The first of the three words in our organizational DNA?
Of the three, this is the word whose usage is the most antiquated. But keep in mind that CCC started long before political correctness.
When we say we are trying to win students and faculty to Christ, we don’t mean it to sound like they are a game that we are playing, or that we want to do something to them without their consent. We want to give individuals the opportunity to hear and respond to a message. But we’re convinced that the message is so astounding (and so supernaturally backed) that the hearers can be (and are) changed on a fundamental level by hearing and responding. We believe that because we’ve experienced it.
So, one of the distinctives of Campus Crusade (that is reflected in our name) since the very beginning has been the unashamed, unwavering, bold proclamation of the gospel. At times that has given us a bad reputation as tract people who are more concerned with numbers than with actually connecting with folks. In my 11 year experience (both as student and staff) within this organization, that has turned out to be a near-totally fabricated accusation. We are concerned with numbers, sure, but so were the writers of Scripture. ( ____ people were fed with ____ loaves and ____ fish in Matthew 6:41… ____ people came to Christ after Peter preached in Acts 2:41…) We want to know the numbers so that we can celebrate what God is doing! But we are far more concerned that people experience the gospel than we are with a number.
Are there (or have there ever been) any staff members who are more concerned with numbers or getting people through a booklet? Sure. At times our zeal has outpaced our discretion. Do we always have great, crystal-clear theology of evangelism organizationally? Nope. The “I found it” campaign in the 70s immediately comes to mind. There are two sides to err on, the side of over-enthusiasm and the side of smug theological arrogance and nit-picking (curiously also often leading to a lack of passion and action). We’ve almost exclusively erred on the side of enthusiasm. But that enthusiasm is under-girded and driven by a single, unshakably biblical conviction: God wants to use people to save other people.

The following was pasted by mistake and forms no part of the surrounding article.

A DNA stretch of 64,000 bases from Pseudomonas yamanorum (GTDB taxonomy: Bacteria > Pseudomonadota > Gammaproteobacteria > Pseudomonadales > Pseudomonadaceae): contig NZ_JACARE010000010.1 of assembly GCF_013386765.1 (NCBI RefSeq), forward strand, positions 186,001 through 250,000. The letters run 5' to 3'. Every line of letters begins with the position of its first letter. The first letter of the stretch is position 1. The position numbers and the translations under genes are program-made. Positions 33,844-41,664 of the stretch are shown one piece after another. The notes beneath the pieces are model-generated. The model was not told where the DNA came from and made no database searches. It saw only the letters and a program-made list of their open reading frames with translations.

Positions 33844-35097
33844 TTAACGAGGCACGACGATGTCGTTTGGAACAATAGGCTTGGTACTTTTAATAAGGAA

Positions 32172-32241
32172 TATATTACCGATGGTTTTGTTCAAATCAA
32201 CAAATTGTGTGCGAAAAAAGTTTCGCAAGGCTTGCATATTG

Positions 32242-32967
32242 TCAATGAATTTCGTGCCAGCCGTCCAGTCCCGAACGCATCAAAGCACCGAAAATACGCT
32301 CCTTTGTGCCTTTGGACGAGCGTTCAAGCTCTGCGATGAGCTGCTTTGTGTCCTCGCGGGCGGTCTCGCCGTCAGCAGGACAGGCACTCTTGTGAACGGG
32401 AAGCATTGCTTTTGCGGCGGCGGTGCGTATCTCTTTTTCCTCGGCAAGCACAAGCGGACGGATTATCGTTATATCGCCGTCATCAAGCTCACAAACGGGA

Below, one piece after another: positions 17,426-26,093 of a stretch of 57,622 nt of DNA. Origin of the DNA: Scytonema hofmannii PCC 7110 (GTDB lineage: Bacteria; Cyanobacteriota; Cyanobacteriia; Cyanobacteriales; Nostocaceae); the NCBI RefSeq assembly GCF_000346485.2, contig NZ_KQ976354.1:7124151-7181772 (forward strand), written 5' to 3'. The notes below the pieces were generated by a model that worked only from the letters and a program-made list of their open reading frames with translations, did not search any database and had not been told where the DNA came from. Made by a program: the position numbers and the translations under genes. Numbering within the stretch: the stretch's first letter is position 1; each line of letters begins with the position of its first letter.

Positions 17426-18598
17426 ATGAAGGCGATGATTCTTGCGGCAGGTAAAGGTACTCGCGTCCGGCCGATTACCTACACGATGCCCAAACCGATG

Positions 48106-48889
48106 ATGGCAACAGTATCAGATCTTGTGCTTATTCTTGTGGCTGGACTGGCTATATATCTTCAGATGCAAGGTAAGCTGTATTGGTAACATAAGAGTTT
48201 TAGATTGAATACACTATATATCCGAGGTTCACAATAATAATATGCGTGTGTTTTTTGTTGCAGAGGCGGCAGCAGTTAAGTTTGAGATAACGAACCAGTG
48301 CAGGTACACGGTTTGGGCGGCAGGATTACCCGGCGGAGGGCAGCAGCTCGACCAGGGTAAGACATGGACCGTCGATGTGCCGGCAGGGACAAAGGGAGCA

I will firmly stand behind the current local, regional and national leadership and say that, to the best of my knowledge, their heart is to trust the Lord to change the hearts of students and faculty on the college campus. And that’s something I want to be a part of as well, for the good and benefit of those faculty and students.
But as we read Matthew 28:18-20, we find Jesus commanding us to make more than converts. He wants us to make “disciples.” Tune in tomorrow for how we are seeing that take place, as we look at “build.”